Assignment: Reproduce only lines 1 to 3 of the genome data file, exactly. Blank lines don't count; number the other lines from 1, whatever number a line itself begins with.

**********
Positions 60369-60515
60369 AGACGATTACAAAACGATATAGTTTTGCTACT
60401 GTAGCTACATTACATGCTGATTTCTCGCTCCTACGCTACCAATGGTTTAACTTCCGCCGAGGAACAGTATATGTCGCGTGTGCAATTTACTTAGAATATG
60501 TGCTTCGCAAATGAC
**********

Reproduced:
Positions 60369-60515
60369 AGACGATTACAAAACGATATAGTTTTGCTACT
60401 GTAGCTACATTACATGCTGATTTCTCGCTCCTACGCTACCAATGGTTTAACTTCCGCCGAGGAACAGTATATGTCGCGTGTGCAATTTACTTAGAATATG